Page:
In Canadian National Railway Co. v. McKercher LLP, the Supreme Court of Canada ruled that McKercher breached the bright line rule when it accepted Gordon Wallace’s retainer.
In 2008, Wallace retained McKercher to represent him as the leading plaintiff in a class action lawsuit on behalf of Prairie farmers against CN Rail, Canadian Pacific Railway, and others for allegedly overcharging them for grain transportation over 25 years.
When the class action was launched, McKercher was also acting for CN Rail in a number of other unrelated matters. CN only found out McKercher was acting against it in the class action when it was served with the statement of claim. As a result of the class action, McKercher hastily terminated all retainers with CN, except for one which CN terminated. Due to the previous relationship, CN sought to have McKercher removed from the class action.
The case went before the Saskatchewan Court of Queen’s Bench where Chief Justice M.D. Popescul ordered McKercher be disqualified from acting on the class action. On appeal, the court reversed the lower court’s ruling and permitted McKercher to continue to act on the class action.
“I conclude that McKercher’s termination of its existing retainers with CN breached its duty of commitment to its client’s cause, and its failure to advise CN of its intention to accept the Wallace retainer breached its duty of candour to its client. However, McKercher possessed no relevant confidential information that could be used to prejudice CN,” Chief Justice Beverley McLaughlin wrote on behalf of a unanimous court.
The bright line rule was established in the SCC’s landmark 2002 decision R. v. Neil, which stated that “a lawyer may not represent one client whose interests are directly adverse to the immediate interests of another current client — even if the two mandates are unrelated — unless both clients consent after receiving full disclosure (and preferably independent legal advice), and the lawyer reasonably believes that he or she is able to represent each client without adversely affecting the other.”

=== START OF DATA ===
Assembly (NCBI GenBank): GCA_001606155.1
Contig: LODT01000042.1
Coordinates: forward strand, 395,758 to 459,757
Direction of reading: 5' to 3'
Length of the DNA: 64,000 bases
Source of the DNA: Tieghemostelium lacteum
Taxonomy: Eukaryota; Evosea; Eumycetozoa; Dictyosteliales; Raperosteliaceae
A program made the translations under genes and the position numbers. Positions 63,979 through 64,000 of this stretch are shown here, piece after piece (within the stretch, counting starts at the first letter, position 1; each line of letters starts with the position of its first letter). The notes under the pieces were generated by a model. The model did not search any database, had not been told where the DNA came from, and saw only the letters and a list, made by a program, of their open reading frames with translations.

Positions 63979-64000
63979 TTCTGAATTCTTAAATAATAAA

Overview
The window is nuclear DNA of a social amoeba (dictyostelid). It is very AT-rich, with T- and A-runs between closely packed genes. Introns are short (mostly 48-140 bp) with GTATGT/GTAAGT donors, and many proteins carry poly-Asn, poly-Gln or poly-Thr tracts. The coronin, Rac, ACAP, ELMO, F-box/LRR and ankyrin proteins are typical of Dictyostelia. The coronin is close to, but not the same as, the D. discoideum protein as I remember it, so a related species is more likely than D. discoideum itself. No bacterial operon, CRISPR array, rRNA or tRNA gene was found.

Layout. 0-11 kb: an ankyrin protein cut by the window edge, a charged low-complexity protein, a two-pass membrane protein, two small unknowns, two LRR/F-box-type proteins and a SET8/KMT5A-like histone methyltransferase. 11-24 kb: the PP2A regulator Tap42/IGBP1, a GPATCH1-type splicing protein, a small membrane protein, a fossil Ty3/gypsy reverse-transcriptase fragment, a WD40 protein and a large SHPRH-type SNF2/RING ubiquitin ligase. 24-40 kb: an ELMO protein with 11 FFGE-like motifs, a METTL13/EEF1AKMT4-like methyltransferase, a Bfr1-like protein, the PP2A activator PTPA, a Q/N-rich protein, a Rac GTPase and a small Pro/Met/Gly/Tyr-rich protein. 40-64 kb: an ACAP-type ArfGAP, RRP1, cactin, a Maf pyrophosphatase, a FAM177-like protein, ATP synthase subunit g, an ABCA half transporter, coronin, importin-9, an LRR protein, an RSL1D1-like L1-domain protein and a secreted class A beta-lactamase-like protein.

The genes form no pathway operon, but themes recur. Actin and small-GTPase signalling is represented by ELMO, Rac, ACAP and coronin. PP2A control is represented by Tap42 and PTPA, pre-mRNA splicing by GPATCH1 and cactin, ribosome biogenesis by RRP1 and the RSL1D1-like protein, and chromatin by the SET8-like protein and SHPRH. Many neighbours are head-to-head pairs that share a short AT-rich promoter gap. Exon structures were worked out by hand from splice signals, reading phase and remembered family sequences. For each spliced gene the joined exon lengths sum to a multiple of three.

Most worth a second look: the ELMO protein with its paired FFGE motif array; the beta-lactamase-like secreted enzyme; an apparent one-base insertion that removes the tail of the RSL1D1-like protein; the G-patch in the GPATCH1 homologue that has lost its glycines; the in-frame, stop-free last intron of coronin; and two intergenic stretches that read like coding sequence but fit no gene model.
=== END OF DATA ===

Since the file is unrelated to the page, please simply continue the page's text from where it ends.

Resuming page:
The rule “recognizes that it is difficult — often impossible — for a lawyer or law firm to neatly compartmentalize the interests of different clients when those interests are fundamentally adverse,” wrote McLaughlin.
She went even further to clarify the scope of the bright line rule.
“First, the bright line rule applies only where the immediate interests of clients are directly adverse in the matters on which the lawyer is acting. . . . Second, the bright line rule applies only when clients are adverse in legal interest. . . . Third, the bright line rule cannot be successfully raised by a party who seeks to abuse it,” she wrote.
She also wrote the rule applies in both related and unrelated client matters.
In an e-mail to Legal Feeds, Gavin MacKenzie, a partner at Davis LPP who represented McKercher and Wallace in the case, said, “It is appropriate that the court remitted the question whether the firm should be disqualified to the Queen’s Bench in light of the court’s recasting of the legal framework, which differs from the framework that was in place in 2008 when the Wallace action was commenced.
“It is significant that one important consideration when the issue of remedy isconsidered will be the good faith of the law firm in believing that it was not reasonable for CN to expect that the firm would not act against it in an unrelated matter in light of CN’s status as a professional litigant and the importance of the western grain growers’ right to be represented by counsel of their choice.”
As interveners in the case, the Canadian Bar Association and the Federation of Law Societies of Canada presented their take on national conflict rules, but the SCC refused to “mediate the debate.”
The top court awarded costs to CN Rail and sent the case back to the Saskatchewan Court of Queen’s Bench to determine the appropriate remedy.
Update 12:43 pm: Comments added from Gavin MacKenzie